Nevadans are reeling from an unprecedented unemployment rate of 28.2 percent in April, resulting from COVID-19 business closures ordered by Gov. Sisolak. That’s the highest rate ever recorded by any state in the United States.
Workers lost 244,800 jobs in April in the first full month of business shutdowns. Nevada’s jobless rate was double that experienced in the Great Recession when unemployment reached 14.5 percent in December 2010, the nation’s highest at that time. Nevada’s unemployment numbers also exceed the Great Depression, when unemployment peaked at close to 25 percent in 1933.
The April rate also exceeds new unemployment record highs in other states. Bureau of Labor Statistics show only two other states reached April unemployment rates over 20 percent. Michigan had an unemployment rate of 22.7 percent and Hawaii, 22.3 percent.
States like Nevada that have ordered all businesses in their states to shutdown except those they deem “essential” have experienced especially severe job losses.
Sisolak announced May 26 the second phase of the state’s “tiered” reopening , including “broader opening of commerce/retail, services and public life under extremely strict social distancing measures.” Face masks are “strongly encouraged.”
The Nevada Gaming Control Board met May 26 to review safety and sanitation protocols for Nevada’s gaming industry with a plan to reopen June 4 after more than two months of closures from the coronavirus pandemic.
Nevada’s record 28.2 percent jobless rate is a stark reminder of the Silver State’s continuing economic dependence on gaming and tourism. Nevada employment officials report the number of jobs in the food and hospitality industry plummeted by 41 percent compared to April 2019.
The strides made under former Gov. Brian Sandoval at greater economic diversification in Nevada still need enlarging.
In Washington, Senate Democrats are pushing for an additional $1 trillion in funding for state and local governments battered by tax shortfalls, on top of $150 billion already disbursed to them for coronavirus-related expenses. Senate Republican Leader Mitch McConnell and President Trump have rejected any use of aid to fill pension holes but indicated openness to an additional “next stage” coronavirus bill.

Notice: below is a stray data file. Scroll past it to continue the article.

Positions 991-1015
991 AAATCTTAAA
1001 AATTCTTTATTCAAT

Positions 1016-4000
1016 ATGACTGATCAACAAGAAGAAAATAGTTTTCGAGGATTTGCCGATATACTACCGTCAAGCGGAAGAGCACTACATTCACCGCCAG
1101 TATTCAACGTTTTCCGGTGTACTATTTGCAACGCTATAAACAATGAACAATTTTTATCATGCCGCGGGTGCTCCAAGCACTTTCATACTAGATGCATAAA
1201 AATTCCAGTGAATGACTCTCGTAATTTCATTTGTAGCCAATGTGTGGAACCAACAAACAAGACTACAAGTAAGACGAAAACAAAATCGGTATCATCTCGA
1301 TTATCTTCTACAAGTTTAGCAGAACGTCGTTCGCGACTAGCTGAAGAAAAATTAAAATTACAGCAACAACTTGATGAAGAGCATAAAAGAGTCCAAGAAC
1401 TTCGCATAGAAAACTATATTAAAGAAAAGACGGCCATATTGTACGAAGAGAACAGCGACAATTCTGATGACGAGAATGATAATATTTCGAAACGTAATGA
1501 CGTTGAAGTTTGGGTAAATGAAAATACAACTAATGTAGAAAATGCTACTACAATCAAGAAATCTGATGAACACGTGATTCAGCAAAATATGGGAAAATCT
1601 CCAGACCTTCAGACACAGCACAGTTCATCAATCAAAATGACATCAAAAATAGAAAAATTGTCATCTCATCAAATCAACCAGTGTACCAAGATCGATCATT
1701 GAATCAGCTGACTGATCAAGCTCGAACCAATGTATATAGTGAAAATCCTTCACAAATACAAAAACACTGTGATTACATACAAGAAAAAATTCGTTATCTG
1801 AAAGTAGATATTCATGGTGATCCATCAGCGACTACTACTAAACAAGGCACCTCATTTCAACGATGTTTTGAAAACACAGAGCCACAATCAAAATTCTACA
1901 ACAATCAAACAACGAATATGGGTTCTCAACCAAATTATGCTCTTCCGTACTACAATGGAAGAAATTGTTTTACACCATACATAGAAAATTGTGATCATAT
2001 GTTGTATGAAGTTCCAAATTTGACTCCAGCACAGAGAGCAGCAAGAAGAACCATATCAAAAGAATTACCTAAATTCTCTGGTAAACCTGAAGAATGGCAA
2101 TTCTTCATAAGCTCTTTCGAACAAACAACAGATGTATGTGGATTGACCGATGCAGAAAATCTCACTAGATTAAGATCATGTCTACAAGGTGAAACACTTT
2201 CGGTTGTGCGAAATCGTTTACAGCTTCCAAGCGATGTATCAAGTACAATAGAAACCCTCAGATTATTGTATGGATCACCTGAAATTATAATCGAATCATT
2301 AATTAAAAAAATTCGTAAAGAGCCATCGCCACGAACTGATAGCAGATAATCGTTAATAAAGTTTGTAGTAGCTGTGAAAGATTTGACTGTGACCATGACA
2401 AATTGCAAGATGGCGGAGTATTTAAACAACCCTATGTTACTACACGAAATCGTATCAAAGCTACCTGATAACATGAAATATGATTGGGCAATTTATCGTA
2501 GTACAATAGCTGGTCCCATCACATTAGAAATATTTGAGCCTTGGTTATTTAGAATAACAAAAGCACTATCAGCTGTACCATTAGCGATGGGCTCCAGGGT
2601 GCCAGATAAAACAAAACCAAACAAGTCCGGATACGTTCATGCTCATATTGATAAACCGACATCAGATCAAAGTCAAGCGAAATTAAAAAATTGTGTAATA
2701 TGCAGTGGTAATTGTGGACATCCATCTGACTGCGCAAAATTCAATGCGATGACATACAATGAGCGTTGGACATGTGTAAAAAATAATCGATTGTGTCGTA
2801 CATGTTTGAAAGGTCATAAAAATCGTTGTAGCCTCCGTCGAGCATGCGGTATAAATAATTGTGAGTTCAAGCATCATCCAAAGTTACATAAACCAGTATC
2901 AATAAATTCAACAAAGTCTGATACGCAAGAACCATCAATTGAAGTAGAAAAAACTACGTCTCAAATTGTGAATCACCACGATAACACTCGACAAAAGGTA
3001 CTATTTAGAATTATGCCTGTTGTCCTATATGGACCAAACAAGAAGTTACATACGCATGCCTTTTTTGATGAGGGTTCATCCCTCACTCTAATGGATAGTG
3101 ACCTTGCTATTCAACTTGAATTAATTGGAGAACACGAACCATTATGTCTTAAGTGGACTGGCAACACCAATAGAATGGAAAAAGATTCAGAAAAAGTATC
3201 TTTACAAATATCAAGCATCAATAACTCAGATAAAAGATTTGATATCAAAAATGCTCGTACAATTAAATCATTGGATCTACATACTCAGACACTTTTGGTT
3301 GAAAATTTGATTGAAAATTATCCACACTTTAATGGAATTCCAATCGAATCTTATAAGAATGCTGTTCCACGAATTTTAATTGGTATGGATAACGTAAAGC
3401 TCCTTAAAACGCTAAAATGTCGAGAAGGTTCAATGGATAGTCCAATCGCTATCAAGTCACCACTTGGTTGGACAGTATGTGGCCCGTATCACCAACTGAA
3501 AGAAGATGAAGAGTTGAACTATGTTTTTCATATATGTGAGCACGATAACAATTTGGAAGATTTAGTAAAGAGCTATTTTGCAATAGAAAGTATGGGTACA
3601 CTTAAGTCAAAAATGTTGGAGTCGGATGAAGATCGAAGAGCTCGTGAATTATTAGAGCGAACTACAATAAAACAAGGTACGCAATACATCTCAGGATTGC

McConnell has called legal liability protections a must have “red line” for Republicans before they would consider further state and local aid. McConnell argues the next round of coronavirus relief legislation should include limits on a plaintiff’s ability to sue health care workers, employers and other businesses for coronavirus-related claims.
A coalition of 36 physician and hospital associations has appealed to congressional leaders for federal protection legislation as well.
The U.S. Chamber of Commerce and dozens of state and local business groups are asking Congress to pass temporary legislation that would provide reopening businesses a “safe harbor” from litigation filed in connection with employee and customer coronavirus infections — hoping to accelerate economic recovery from state lockdowns.
The chamber seeks to protect employers from lawsuits where businesses follow public health guidelines. “Bad actors” i.e. those grossly negligent or reckless in their behavior would still be liable.
Trial lawyers have already sued cruise ship operators, soap manufacturers and insurance companies, but the coronavirus will give the plaintiff’s bar many additional tempting targets — nursing homes, hospitals, pharmaceutical and safety equipment manufacturers, retailers and more.
Senate Democrats argue that OSHA be required to force companies to develop worksite-specific coronavirus-protection plans rather than have Congress enact any legal liability protections.
A Senate Republican fact sheet points out a long, close financial relationship between Democratic leaders and the nation’s trial lawyers. Lawyers and law firms have contributed $8.2 million to Democratic Senate Leader Chuck Schumer’s political campaigns and $1.6 million to House Speaker Nancy Pelosi.
According to the Center for Responsive Politics, lawyers and law firm employees made 95 percent of their political contributions to Democratic presidential hopefuls in 2020, with President Trump drawing only 5 percent.
Jim Hartman is an attorney living in Genoa.